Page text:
ing the debris including from St.
Louis Catholic Church, in front
of the exploding tank regiment's
camp, where dozens of worship-
pers were attending Sunday Mass
when the building buckled under
the blast.
Mission chief Jan Diplo of
Medecins Sans Frontieres, or
Doctors Without Borders, said he
had registered 936 injured people
being treated at three hospitals,
where his organization donated
kits used to treat burns. Others
wounded have gone to private
hospitals, while dozens more
injured were still arriving Mon-
day, he said.
"Most of the injuries we're see-
ing are traumatic injuries from
people who have had houses col-
lapse on them," Diplo said.
He said the overburdened hos-
pitals needed everything, espe-
cially supplies for surgery. One
hospital treating the wounded
made an appeal on national radio

for donors to give blood.
The World Health Organiza-
tion's Kinshasa office sent 2.5
metric tons of medication to treat
traumatic injuries on Sunday, said
spokesman Eugene Kabambi.
A team of unexploded ord-
nance experts from the Mine
Advisory Group, funded by the
European Union, said they were
working with the government to
help clear the area of danger.
"More lives are thought to
be in danger from the threat of
unexploded ordnance kicked out
by the blast. Early reports indi-
cate that the incident has seen
potentially unstable projectiles
scattered around urban areas,
already causing a number of
explosions and subsequent fatali-
ties," a statement from the group
People are fleeing the neigh-
borhoods closest to the epicenter
of the blast. Kibakidi said that the
Red Cross had set up two camps
inside churches, and had already
welcomed some 600 refugees.
The government says it has taken
charge of the many children
found wandering alone, appar-
ently separated from their par-
ents in the chaos.
"It is estimated that thousands
have effectively been displaced
and lost their homes. Several
schools were also destroyed by
the blasts," said a U.S. Embassy
statement reporting on a meet-
ing of foreign ambassadors with
government officials yesterday.
It said the United States, other
embassies and non-governmental
organization were working with
the government on how best to,
deliver aid.
Government spokesman Bien-
venu Okyemi blamed a short
circuit for the fire that set off
the blasts. In a statement to the
nation, President Denis Sassou-
Nguesso described the ordeal as
"a tragic accident." And the coun-
try's defense minister rushed to
reassure people in this nation that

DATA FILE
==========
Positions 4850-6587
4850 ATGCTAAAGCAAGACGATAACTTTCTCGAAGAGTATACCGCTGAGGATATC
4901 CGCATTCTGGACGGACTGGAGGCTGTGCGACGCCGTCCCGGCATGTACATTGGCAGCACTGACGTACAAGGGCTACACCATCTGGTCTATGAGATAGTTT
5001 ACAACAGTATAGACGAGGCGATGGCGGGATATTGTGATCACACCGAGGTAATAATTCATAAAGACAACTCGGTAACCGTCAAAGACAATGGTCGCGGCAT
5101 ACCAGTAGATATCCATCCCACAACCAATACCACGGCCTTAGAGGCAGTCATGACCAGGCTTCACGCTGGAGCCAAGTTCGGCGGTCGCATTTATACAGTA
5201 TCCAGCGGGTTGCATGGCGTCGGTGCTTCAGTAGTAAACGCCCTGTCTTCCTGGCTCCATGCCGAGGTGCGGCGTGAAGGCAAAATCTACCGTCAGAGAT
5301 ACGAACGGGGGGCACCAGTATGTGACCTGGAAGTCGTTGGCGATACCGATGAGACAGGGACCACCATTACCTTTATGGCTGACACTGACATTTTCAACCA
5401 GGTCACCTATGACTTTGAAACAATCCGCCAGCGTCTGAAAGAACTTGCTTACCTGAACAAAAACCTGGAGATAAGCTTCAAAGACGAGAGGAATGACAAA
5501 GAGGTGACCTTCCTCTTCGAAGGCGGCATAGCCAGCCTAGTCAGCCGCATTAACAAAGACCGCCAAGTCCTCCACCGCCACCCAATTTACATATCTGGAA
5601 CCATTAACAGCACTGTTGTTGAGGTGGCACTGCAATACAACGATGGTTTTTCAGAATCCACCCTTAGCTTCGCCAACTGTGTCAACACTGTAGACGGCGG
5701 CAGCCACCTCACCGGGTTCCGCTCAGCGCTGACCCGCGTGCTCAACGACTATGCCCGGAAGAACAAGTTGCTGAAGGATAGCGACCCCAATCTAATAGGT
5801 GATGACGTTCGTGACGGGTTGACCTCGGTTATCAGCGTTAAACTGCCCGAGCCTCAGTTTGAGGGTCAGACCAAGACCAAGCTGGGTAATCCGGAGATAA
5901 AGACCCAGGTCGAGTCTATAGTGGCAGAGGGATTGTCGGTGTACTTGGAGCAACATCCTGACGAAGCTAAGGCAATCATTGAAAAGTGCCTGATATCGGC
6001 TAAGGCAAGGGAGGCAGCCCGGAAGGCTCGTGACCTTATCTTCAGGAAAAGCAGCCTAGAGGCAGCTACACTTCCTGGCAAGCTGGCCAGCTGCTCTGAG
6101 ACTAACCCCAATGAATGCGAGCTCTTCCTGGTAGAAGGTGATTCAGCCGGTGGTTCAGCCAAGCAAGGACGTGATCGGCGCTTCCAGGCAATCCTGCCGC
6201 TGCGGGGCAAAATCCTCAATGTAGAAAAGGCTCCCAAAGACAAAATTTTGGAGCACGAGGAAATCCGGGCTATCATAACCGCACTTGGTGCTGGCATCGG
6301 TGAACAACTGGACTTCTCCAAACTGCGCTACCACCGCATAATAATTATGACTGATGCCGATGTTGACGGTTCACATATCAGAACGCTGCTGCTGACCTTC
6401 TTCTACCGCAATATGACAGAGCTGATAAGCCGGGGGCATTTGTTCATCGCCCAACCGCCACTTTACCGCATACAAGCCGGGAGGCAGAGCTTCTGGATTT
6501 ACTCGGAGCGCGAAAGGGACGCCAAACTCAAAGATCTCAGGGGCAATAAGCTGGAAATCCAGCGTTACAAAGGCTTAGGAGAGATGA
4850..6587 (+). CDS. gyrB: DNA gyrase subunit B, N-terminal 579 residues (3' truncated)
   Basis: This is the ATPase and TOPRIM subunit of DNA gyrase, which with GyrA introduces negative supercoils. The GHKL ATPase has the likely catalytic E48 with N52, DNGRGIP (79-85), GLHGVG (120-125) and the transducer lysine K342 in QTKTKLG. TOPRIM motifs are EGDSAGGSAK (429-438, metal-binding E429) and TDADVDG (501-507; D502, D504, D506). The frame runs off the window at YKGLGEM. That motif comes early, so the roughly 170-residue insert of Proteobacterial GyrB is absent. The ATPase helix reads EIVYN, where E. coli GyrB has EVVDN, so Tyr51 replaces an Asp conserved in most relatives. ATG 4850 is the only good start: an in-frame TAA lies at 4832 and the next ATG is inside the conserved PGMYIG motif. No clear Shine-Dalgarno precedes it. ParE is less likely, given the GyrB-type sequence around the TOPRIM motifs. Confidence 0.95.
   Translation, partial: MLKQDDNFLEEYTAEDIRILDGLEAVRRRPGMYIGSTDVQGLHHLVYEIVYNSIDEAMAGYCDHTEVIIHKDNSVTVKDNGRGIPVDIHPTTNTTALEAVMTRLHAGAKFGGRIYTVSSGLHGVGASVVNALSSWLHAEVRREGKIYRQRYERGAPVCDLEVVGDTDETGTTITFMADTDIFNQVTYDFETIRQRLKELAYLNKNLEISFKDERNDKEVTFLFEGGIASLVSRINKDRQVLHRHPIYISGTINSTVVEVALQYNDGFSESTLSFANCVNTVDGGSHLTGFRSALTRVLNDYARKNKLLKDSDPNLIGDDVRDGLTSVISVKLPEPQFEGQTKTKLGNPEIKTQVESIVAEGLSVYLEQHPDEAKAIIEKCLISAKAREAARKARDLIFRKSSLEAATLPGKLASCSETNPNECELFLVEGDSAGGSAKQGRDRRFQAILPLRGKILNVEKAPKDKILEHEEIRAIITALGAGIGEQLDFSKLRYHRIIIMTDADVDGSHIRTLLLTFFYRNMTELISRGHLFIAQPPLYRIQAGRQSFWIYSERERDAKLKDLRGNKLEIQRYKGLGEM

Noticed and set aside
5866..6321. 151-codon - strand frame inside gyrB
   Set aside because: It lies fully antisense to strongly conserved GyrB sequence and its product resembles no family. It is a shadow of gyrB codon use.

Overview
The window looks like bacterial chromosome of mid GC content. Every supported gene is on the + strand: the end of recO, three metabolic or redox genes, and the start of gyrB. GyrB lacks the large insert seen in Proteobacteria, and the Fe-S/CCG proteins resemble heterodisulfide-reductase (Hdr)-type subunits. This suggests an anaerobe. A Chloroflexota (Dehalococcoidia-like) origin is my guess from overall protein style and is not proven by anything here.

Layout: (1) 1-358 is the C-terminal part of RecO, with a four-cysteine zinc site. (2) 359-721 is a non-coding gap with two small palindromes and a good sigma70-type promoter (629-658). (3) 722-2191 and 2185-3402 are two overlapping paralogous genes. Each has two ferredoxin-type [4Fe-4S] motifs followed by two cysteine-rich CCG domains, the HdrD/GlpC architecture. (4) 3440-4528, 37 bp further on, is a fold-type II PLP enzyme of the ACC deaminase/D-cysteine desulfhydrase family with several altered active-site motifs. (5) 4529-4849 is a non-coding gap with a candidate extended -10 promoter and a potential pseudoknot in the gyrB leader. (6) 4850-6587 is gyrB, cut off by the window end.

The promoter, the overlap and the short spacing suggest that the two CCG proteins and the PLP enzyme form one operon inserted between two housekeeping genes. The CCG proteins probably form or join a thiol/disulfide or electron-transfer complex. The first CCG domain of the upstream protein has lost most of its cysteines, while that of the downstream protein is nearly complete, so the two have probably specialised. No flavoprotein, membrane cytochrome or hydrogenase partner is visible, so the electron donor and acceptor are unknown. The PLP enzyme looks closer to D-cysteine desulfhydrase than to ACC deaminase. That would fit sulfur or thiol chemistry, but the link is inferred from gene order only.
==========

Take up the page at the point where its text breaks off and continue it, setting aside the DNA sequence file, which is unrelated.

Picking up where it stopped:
the fire was not a sign of a coup or
a mutiny.
Among the dead were six
employees of a Chinese construc-
tion firm which had 140 Chinese
workers at its construction site
when the first blast happened,
according to the Chinese news
agency Xinhua. Dozens were

Obama, Netanyahu clash
on how to deal with Iran

Both leaders pledge
unity in Oval
Office meeting
ing sharply different stands,
President Barack Obama yester-
day urged pressure and diploma-
cy to prevent Iran from getting a
nuclearbombwhile Israeli Prime
Minister Benjamin Netanyahu
emphasized his nation's right
to a pre-emptive attack. Even in
proclaiming unity, neither leader
gave ground on how to resolve
the crisis.
Seated together in the Oval
Office, Obama and Netanyahu
at times tried to speak for each
other, and other times spoke
past one another. The president
and prime minister are linked
by the history and necessity of
their nations' deep alliance, if
not much personal warmth, and
both sought to steer the Iran
agenda on their terms.
"I know that both the prime
minister and I prefer to resolve
this diplomatically," Obama
said. "We understand the costs
of any military action."
If he agreed, Netanyahu said
nothing about sanctions or talks
with Iran, or Obama's position
that there still is time to try to
deter Iran peacefully. Instead,
Netanyahu drew attention back
to Obama's acknowledgement
that Israel is a sovereign land
that can protect itself how it
sees fit.
"I believe that's why you
appreciate, Mr. President, that
Israel must reserve the right to
defend itself," Netanyahu said.
Israel, he added, must remain
"the master of its fate."
Israel has not yet decided
whether to launch a unilateral
strike on Iran, a point under-
scored in the White House
Across days of comments,
speeches and interviews,
Ohamaand Netanyahu left no
doubt about where they stand
on Iran. Far less clear is wheth-

er they have done anything to
alter each other's position in
what has become a moment of
reckoning over Iran, and an
important foreign policy issue in
the U.S. presidential race.
Both are adamant Iran must
not develop a nuclear bomb.
Obama's aim is to keep Israel
from launching an attack on
Iran's nuclear facilities, fearing
that would do little lasting good
toward the goal and engulf the
region and the United States in
another war.
Senior Obama administra-
tion officials said the talks at the
White House left the two sides
closer than they were a week
ago. The Israelis walked away
with prominent statements from
Obama that he would not stand
for containing a nuclear-armed
Iran, and that the crisis was in
the United States' interests to
In turn, Israelis did acknowl-
edge privately they would prefer

a diplomatic solution, despite
enormous skepticism of the Ira-
nian government, officials said.
And there were no demands
that Obama set a new "red
line" of what it would take for
a U.S. strike - the U.S. position
remains that Iran must not get a
nuclear weapon.
The officials spoke on condi-
tion of anonymity to discuss the
private conversations.
Netanyahu emphasized that
Israel must defend itself from an
Iranian nuclear threat.
He said after his talks with
Obama: "I think I was listened to
and understood."
The last time the two men met
in the Oval Office, in May, Netan-
yahu lectured Obama in front of
reporters as differences over
Mideast peace unfolded. This
time, theirbody language as they
spoke was not so glaring but still
telling: Obama addressed the
media; Netanyahu spoke directly
to Obama and locked on him.